Getting the news that one of your staff is leaving usually goes one of two ways: you’re either gutted that you’re losing a valuable member of the team (and dreading the process of replacing them) or you’re secretly thankful that this particular person has decided to move on (making way for a super new employee).

Either way, the resignation process can be daunting for everyone involved. So what’s the best way to manage it?

Let our “Top Tips” guide you through:

Address the rumours:
Have you heard through the grapevine that someone might be looking elsewhere? Nip it in the bud and take the opportunity to talk to that person ASAP.

It’s possible the reason they’re looking at leaving is superficial and easily fixed, saving yourself a lot of time and effort recruiting a replacement. Even if there’s nothing you can do to change their mind, offer to support them through the process – ensuring their exit is a positive one, to the benefit of everyone.

Respect the decision:
No matter how you feel about it, you have to respect the decision of your employee. By all means do what you can to convince them to stay, if appropriate, but don’t pressure them into making a decision that they don’t want to make. In most cases, once a person has decided to leave, their mind is set.

Whether you’re happy or sad about the news, you need to remember your place in the relationship and act appropriately.

Hold an exit interview:

This is a great opportunity to get honest feedback. Some good questions to cover off are:

  • Did we make it easy for you to fit into the organisation? What could we have done better?
  • What have you enjoyed most about working here and what have you enjoyed the least?
  • What areas could the organisation improve on?
  • How well did you feel you knew what was going on? How good are we at communicating?
  • How would you rate this organisation as an employer and a place to work? Was it what you were expecting?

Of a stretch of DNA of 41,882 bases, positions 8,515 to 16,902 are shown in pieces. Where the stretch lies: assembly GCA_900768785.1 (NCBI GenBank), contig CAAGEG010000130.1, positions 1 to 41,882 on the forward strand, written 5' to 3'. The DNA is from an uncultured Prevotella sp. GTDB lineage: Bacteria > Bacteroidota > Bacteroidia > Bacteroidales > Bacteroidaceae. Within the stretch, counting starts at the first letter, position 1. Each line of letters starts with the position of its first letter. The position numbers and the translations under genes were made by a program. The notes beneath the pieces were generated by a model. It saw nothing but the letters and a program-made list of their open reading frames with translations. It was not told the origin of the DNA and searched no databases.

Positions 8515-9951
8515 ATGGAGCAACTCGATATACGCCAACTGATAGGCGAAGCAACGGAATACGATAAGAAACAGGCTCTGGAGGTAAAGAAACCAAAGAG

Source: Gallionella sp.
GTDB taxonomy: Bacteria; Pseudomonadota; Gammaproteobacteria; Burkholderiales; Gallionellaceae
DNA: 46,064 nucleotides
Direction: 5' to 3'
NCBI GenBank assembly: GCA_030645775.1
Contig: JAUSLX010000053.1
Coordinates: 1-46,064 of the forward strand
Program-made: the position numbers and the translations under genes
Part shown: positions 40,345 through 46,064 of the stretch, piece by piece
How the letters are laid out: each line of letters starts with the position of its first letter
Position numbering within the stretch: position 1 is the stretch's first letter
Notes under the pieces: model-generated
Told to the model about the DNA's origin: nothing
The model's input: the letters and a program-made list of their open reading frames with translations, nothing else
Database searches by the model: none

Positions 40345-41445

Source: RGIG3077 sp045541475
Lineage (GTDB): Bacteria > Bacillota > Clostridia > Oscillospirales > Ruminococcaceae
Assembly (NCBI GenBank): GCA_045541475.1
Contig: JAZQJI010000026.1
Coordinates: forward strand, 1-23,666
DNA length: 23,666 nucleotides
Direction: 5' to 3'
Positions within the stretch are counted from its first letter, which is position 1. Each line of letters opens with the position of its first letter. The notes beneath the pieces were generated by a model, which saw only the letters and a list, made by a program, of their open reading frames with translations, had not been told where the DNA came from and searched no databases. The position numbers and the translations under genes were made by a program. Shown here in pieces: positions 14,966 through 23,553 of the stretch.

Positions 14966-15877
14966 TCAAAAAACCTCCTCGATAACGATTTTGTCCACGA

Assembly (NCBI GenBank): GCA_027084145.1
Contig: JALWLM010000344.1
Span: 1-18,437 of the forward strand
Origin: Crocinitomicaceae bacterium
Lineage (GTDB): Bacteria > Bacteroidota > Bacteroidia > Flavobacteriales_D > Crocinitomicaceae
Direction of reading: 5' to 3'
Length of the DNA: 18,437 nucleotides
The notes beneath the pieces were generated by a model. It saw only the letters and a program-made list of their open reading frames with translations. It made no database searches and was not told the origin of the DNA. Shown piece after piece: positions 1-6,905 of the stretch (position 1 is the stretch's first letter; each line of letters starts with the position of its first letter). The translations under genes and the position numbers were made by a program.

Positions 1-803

• How would you rate your manager as a leader of the team and how would you describe the overall feeling and morale in your team?
  • How would you describe the organisation’s public image?

This is by no means an extensive list of what an exit interview can cover off but the answers to these questions can act as a huge learning tool for your organisation, so don’t miss out on the opportunity to ask them!

If you feel the departing employee might be uncomfortable bringing up any challenges they have faced while with the organisation, you can always outsource the exit interview.

Maximise the opportunity:
If someone is leaving your organisation, it’s a great time to take a look at the soon-to-be-vacant position and decide whether anything needs to change in terms of size or scope of the role – or perhaps even the structure of the team. Being strategic with your new hire can save a lot of time and money for your organisation going forwards!

Engaging with a recruitment agency (hello!) can help with all aspects of a resignation and hiring process. From exit interviews through to helping you re-scope a role, and then finding a great replacement, we’re always here to help – so don’t hesitate to get in touch today!

All the best,
Kirsty and Nikki